'NEWPORT IS DEFINITELY ON EVERYBODY'S RADAR' Abbasi.
NAME | Rez Abbasi
INSTRUMENT | Guitar
SHOWTIME | Saturday at 2:30 pm with his trio
WHAT YOU NEED TO KNOW | Abbasi comes to Newport via Pakistan (where he was born), LA (where he moved at age 4 and studied at USC), NYC (where he also studied music and currently lives), and India (where he went on a pilgrimage to study under the percussionist Ustad Alla Rakha). He often shares the stage with his wife, vocalist Kiran Ahluwalia.
WHAT HE SAYS | The first time [I played Newport] was as a sideman with Rudresh Mahanthappa and then the second time I brought my band, an acoustic group. This time is with just a trio. It’s a different kind of project.
As a sideman, you don’t have the same challenges as a leader does. There are pressure differences. I mean, as a leader you have your name right up there and people remember the concert through your name. As a sideman, you are really helping the leader to sort of bring out the music as well as possible — his or her version.
As a jazz musician, Newport is definitely I think on everybody’s radar, just given the history of it. The first time I played there, what I recognized right away was the audience is very excitable and that creates the desire within the artist to step it up, which is great. We need that as artists. And so I don’t feel like anybody holds back at Newport.
Even if it’s not the stage that you’re performing at, you have a pass to get into any backstage. So the first couple times, it was quite amazing because after our concert, I went to the main stage and I saw Roy Haynes’s group from the back. I’ve never seen a concert from a back so close up. I was actually standing on the same stage — it was a huge stage. And you can do that, kick off to the side and watch these guys play. The second time, I did that with Herbie Hancock and that was really neat as well. I never thought I would share the stage with Herbie Hancock but, in that sense, loosely, I did.
'IT'S AN HONOR TO BE A PART OF THAT FESTIVAL' Blanchard.
NAME | Terence Blanchard
INSTRUMENT | Trumpet
SHOWTIME | Saturday at 3:20 pm
WHAT YOU NEED TO KNOW | He’s the go-to composer for Spike Lee (among other filmmakers). It’s Blanchard’s music you hear in Summer of Sam, Inside Man, Bamboozled, and the documentary When the Levees Broke: A Requiem in Four Acts.
WHAT HE SAYS | How do I explain it? Newport is like one of those crown jewels of jazz festivals. When you say “Newport,” to me, I think “Louis Armstrong,” “Miles Davis,” “Duke Ellington,” “Ella Fitzgerald,” all of those people who graced that stage. So it’s an honor to be a part of that festival any time.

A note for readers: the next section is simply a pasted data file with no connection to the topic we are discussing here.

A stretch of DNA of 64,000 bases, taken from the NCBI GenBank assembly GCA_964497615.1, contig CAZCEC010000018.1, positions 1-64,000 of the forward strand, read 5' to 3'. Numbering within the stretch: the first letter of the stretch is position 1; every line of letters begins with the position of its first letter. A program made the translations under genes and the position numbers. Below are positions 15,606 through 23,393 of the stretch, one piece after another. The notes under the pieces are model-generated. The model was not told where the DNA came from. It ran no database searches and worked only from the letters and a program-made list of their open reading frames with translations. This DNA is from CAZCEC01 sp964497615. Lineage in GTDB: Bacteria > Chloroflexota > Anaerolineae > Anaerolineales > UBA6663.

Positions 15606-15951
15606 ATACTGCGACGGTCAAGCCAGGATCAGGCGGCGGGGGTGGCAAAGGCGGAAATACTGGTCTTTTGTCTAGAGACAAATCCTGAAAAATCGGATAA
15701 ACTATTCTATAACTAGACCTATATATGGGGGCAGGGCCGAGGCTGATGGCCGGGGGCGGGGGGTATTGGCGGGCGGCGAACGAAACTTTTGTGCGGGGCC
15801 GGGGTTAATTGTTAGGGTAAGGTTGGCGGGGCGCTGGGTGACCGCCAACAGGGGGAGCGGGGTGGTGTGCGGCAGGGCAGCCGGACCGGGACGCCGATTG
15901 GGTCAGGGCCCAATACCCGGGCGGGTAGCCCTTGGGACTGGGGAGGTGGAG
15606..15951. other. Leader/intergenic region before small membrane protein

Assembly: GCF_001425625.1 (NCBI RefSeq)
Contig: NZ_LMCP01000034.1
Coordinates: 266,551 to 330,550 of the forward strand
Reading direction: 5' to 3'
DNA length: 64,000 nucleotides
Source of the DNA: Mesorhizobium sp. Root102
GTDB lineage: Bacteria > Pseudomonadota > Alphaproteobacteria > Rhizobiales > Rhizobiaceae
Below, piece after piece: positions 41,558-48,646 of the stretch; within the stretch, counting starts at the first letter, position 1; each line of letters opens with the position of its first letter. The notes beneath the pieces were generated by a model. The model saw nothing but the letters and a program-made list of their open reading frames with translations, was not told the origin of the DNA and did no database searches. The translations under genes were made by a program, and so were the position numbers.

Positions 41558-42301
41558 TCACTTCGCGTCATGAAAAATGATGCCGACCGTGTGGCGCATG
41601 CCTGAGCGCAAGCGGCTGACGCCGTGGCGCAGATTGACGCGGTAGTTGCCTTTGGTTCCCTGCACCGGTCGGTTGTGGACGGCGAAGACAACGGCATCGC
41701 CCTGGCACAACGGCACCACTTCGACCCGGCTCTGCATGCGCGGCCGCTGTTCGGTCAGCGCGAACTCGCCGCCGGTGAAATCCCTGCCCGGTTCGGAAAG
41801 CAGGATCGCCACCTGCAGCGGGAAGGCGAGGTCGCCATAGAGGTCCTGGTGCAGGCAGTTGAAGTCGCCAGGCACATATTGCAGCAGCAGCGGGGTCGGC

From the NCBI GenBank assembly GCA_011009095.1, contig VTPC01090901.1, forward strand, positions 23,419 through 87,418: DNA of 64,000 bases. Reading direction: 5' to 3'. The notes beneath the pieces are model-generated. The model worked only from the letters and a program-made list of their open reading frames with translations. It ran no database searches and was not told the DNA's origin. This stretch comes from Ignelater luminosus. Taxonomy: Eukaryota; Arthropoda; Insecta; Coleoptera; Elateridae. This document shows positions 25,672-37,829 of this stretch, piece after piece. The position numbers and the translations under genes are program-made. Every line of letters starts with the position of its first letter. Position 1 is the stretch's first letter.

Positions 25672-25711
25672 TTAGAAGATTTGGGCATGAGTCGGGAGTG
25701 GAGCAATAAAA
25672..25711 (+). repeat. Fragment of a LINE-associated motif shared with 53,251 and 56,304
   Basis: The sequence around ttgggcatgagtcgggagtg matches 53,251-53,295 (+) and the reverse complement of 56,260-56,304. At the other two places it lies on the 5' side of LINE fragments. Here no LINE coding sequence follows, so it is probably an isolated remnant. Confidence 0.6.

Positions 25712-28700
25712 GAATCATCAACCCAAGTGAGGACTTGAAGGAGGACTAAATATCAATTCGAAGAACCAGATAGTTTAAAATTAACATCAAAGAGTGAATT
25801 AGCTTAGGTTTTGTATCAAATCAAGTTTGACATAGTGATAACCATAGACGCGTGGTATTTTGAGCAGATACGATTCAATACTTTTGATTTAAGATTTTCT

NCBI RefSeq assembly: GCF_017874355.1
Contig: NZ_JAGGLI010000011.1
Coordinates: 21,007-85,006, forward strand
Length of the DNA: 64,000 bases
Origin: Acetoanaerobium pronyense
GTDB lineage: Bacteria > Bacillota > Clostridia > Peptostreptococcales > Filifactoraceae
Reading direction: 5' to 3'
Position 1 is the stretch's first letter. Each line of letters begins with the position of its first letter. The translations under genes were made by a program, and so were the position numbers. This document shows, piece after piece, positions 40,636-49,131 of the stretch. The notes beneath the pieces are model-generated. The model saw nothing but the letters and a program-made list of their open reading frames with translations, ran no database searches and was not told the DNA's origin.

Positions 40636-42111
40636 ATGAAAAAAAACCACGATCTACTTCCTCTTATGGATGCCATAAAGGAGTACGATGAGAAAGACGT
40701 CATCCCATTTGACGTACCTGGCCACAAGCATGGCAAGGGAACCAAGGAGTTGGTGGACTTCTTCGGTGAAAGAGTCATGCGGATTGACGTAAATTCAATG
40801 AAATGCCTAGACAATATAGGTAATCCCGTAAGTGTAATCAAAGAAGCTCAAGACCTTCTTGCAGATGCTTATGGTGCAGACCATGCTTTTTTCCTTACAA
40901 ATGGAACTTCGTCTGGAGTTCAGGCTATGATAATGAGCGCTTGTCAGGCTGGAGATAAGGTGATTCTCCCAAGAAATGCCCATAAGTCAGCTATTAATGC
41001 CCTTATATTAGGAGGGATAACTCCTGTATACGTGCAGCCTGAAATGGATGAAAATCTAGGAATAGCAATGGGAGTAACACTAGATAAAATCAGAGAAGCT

That stage is just like a slew of activity of artists and back then [at my first festivals] I was a real shy guy so I just stood back there and just watched all of this activity, people coming back and forth, coming off the stage after doing their shows. I remember Etta James. I walked out, I was trying to check out that show from out front, and then before she finished I was backstage again. I was just trying to learn what it was like to be a musician, what it was like to have a musical presence, so to speak, and to watch these people come on and off the stage doing their thing and learn what their personalities were like off the stage and how [it] was connected to what it was they were doing on stage.
The main thing that I learned is that most people — the great ones, that is — they were just being themselves. You didn’t see any transformation of personality from stage to offstage. They were always the same.
You can tell the artists that played Newport understood that it was an educated audience that came to the show and that made a big difference in terms of how they approached their shows. We constantly use the word “performance” but the more common word that should be used is “shared experience.”
One of the things I [bring] to performing music . . . is you don’t play down to the audience, you don’t play above the audience. You just play straight to it. I try to be myself no matter where I play, but the difference is that you don’t know how people are going to respond . . . But I know when I go to Newport, I know that I’m going to be comfortable just being who I am.